Sri Lanka should enable global production sharing, not ‘high value added’ exports: economist
ECONOMYNEXT – Sri Lanka should lift barriers to engage in global production sharing instead of chasing ‘high value added’ exports, a misguided concept developed by ‘import substitution’ promoters, a top economist said.
Starting from around 1960s firms started to internationalize or off-shore manufacturing where several countries participated in different stages of a product which was then finally assembled in another country.
Initially staring in developed nations, over time billions of dollars production and trade has shifted to developing countries with low or zero import duties,and final assembly is taking place in countries with large labour pools, such as China and Vietnam.
Now large global production networks (GPN) have developed with interrelated firms and GPN trade accounted for over half of global trade in manufactures, Premachandra Athukorale, a professor at Australian National University said in Colombo.
By 2013, 55 percent of manufactured exports involved GPN trade with 32.5 percent in components and 23.2 percent in final goods.
Pursuing strategies to promote ‘high value added’ exports involving taxing intermediate goods and final goods at different rates will keep countries out of global production networks, Athukorale warned.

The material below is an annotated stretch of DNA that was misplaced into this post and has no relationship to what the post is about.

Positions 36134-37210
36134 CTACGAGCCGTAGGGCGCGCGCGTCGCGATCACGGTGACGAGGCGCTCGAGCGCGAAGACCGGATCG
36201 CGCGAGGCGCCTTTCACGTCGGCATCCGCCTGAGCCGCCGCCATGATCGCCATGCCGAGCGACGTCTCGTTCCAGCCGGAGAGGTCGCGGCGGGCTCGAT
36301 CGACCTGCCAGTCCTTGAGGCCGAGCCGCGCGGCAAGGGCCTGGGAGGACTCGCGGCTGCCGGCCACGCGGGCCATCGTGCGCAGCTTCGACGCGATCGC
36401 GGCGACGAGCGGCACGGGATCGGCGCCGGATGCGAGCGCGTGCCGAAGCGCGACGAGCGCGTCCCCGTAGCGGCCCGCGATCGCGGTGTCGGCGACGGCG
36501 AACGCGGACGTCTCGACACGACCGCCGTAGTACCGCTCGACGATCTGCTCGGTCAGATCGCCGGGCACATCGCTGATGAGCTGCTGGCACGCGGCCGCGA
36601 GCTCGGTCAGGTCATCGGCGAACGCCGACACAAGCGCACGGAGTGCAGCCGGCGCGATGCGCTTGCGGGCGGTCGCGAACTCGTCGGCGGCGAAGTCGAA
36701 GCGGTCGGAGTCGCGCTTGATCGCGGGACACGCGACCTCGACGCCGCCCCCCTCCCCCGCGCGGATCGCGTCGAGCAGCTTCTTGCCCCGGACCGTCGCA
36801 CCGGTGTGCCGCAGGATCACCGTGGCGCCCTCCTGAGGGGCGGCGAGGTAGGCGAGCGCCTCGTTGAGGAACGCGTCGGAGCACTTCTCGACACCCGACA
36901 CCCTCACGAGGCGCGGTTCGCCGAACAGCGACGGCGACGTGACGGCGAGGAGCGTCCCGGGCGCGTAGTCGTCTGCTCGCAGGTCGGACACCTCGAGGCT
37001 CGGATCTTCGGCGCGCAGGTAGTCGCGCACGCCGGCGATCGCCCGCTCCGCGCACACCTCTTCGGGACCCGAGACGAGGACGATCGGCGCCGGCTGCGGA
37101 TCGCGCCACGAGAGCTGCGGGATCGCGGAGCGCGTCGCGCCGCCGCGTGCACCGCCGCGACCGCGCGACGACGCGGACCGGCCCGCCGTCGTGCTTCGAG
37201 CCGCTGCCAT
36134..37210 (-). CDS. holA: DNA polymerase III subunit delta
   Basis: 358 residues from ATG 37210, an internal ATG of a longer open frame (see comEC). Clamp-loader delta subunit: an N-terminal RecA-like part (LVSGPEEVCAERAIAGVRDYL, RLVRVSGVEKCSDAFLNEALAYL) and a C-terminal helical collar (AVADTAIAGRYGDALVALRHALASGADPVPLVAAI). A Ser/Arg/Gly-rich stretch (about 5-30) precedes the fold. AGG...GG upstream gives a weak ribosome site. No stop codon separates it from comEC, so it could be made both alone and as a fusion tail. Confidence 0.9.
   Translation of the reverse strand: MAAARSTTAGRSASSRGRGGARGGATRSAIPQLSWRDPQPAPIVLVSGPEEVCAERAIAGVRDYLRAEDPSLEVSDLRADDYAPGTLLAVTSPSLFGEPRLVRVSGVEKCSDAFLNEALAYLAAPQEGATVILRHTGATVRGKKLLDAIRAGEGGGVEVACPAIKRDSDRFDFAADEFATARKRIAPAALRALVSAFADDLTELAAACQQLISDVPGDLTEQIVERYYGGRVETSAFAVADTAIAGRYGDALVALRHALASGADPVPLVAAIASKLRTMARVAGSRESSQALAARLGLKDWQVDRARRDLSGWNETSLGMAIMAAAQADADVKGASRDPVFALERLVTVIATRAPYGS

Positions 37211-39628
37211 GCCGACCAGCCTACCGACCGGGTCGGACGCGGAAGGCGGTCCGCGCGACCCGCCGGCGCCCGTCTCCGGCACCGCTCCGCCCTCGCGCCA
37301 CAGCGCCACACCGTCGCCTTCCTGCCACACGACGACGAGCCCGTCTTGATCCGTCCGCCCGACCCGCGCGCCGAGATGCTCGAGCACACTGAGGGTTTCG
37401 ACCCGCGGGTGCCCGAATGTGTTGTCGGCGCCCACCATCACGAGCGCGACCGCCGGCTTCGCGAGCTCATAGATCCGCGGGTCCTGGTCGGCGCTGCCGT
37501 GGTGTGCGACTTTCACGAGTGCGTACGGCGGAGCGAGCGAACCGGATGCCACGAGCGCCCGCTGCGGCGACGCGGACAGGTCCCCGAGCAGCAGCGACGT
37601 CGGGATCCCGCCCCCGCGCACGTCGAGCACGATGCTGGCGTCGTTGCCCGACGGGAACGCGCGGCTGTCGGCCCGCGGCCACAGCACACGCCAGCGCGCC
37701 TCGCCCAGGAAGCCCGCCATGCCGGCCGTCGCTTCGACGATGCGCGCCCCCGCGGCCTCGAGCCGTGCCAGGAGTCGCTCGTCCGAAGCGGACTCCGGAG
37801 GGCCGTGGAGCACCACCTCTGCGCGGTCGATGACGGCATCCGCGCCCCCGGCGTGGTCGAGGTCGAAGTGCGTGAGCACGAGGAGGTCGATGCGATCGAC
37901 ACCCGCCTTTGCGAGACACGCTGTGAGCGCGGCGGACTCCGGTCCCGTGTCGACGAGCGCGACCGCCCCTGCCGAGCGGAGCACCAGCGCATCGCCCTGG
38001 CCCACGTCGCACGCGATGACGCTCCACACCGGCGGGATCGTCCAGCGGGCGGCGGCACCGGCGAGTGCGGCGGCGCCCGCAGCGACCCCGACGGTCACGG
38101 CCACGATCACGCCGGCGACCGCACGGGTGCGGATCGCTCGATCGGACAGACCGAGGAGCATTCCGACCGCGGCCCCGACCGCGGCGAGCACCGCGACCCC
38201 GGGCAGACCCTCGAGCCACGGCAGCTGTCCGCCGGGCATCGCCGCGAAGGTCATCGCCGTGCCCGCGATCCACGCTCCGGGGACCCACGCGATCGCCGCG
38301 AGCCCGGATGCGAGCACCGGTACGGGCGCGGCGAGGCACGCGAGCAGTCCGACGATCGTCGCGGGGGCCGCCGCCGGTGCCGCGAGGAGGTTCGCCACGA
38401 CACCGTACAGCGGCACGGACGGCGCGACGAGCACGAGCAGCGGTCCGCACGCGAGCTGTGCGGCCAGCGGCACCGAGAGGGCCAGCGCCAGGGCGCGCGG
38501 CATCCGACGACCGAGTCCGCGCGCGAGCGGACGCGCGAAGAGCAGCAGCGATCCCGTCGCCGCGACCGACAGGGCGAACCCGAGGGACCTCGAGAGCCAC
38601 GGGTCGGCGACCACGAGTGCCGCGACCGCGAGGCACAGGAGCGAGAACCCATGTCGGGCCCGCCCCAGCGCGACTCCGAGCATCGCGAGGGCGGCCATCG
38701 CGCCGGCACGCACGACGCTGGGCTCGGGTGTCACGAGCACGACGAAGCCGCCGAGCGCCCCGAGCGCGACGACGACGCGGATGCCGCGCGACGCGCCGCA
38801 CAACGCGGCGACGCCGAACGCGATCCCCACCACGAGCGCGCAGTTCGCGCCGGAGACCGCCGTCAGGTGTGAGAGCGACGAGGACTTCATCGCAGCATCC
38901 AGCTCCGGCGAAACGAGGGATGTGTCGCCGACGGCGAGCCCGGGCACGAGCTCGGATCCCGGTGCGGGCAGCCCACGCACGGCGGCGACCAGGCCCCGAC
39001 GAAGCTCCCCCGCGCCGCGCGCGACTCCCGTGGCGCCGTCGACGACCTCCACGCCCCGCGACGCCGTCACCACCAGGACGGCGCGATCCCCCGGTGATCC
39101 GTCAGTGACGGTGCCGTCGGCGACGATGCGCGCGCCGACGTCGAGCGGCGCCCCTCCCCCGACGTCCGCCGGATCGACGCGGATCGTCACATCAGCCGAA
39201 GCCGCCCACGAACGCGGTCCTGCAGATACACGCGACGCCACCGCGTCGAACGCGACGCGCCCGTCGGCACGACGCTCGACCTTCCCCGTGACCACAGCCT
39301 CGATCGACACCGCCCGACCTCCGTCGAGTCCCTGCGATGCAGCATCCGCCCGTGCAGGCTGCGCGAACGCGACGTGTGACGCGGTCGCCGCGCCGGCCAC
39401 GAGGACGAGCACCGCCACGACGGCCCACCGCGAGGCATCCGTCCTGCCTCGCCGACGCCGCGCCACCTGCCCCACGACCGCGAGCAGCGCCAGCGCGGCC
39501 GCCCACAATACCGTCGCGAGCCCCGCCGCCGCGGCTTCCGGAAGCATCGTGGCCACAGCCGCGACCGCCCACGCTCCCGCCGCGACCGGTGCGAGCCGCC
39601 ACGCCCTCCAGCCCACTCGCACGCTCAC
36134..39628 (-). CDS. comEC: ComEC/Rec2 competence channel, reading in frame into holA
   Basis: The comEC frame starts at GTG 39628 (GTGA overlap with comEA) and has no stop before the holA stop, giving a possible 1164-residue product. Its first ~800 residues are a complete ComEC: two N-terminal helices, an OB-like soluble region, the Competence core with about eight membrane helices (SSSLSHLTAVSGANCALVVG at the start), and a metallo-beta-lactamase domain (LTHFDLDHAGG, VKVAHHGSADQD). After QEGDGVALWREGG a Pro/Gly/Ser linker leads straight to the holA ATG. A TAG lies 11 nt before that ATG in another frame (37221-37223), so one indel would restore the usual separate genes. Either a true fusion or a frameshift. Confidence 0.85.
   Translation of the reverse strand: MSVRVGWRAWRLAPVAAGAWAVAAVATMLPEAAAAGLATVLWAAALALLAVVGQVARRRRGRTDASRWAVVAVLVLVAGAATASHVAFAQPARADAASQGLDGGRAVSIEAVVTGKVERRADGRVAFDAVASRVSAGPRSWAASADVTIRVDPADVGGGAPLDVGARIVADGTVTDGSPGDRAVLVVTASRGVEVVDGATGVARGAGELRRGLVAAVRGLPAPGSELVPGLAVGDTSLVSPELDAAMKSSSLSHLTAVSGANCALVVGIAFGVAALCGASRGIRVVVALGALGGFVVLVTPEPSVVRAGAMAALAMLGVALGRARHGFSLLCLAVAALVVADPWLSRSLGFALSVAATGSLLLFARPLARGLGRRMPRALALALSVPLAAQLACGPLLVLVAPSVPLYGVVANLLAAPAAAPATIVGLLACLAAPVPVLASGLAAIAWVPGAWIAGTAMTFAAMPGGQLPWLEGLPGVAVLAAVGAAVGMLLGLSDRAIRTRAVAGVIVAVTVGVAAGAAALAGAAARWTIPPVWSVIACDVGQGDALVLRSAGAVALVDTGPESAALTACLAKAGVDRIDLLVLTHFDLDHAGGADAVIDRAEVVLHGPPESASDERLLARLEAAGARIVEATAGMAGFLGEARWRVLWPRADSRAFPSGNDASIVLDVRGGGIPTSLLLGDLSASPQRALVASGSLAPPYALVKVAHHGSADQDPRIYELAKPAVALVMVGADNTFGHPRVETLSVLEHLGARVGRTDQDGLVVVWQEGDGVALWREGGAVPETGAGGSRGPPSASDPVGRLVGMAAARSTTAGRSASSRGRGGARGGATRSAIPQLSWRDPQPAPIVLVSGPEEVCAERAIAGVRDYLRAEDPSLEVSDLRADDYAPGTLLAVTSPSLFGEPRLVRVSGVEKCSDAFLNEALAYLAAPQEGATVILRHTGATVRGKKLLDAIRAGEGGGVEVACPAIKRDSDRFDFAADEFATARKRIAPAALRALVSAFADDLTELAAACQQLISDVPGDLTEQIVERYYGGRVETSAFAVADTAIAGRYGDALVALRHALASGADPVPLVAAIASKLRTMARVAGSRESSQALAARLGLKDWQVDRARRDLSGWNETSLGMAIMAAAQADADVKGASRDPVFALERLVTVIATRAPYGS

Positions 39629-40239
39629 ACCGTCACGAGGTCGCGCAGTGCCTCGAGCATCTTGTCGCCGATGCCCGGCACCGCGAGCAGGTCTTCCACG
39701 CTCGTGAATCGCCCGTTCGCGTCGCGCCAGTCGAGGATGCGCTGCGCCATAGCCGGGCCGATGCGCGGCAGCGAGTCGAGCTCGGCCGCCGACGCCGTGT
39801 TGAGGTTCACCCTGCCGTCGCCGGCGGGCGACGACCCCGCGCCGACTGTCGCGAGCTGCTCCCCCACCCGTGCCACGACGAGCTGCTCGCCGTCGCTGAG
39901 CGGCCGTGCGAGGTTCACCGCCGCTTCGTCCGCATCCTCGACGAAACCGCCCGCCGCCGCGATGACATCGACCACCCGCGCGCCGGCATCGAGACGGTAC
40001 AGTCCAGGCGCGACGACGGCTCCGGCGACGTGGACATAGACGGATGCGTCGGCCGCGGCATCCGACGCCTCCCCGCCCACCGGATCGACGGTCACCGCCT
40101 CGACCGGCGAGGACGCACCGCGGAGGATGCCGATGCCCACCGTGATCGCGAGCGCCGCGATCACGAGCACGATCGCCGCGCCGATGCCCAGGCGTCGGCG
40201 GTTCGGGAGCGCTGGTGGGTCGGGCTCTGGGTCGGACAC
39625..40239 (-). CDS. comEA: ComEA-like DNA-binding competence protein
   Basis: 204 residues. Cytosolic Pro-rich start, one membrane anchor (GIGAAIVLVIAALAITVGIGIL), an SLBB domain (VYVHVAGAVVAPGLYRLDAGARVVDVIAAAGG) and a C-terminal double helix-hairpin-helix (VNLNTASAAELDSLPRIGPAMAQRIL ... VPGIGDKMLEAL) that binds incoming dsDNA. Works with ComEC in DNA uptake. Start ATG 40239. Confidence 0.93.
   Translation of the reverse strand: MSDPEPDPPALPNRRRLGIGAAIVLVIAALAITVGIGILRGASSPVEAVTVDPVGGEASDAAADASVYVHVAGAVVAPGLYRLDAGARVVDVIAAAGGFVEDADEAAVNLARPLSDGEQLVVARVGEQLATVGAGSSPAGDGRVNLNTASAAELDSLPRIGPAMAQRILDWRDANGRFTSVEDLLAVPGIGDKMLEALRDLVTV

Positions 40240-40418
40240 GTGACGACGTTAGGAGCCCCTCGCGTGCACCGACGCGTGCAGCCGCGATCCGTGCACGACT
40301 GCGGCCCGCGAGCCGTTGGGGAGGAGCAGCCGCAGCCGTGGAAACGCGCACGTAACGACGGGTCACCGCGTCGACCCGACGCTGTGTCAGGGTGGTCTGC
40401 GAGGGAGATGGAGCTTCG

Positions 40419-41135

"Policy interventions aimed at promoting domestic value added can run counter to the objective of employment generation and poverty reduction," he said.
Concepts like promoting ‘high value added’ products in one location were developed by prominent advocates of ‘import substitution’, he said.
Rules aimed at countering transfer pricing can also kill GPN trade, Athukorale said.
Components or parts used in global production were used for specific products and could not be traded in an exchange and had little value outside the network, he said.
Economic philosophers have said that true-capitalist firms constantly innovate and look for ways to reduce costs, improve efficiencies to beat competition changing the way they work in ways that neither bureaucrats nor interventionists can imagine.
They also develop new products, making others obsolete.
Import substitution on the other hand is a way of selling over-priced goods (usually invented by others) to a people in a trapped in a market with the help of a coercive state where import duties are used to eliminate competition and gouge customers in a Mercantilist fashion.
High Volume not high unit value
Instead of adding a high percentage of value to a unit of production, global production sharing adds smaller shares of value at each location to a high volume of goods, generating a large number of jobs and value.
Athukorale said developed and developing countries engaged in global production sharing.
An American Boeing 787 airliner for example is made with 70 percent of the parts coming from a number of countries including the UK, Spain, Japan, Italy, France and Korea. The Boeing 707, the first US made jet airliner was 99 percent made in the USA.
In 2013 about 70 percent of global computer hard drives were made in Thailand with at least 10 countries supplying parts.
There was a strong link between foreign direct investment and global production sharing which is was seen in countries like Vietnam whose exports grew with foreign investments.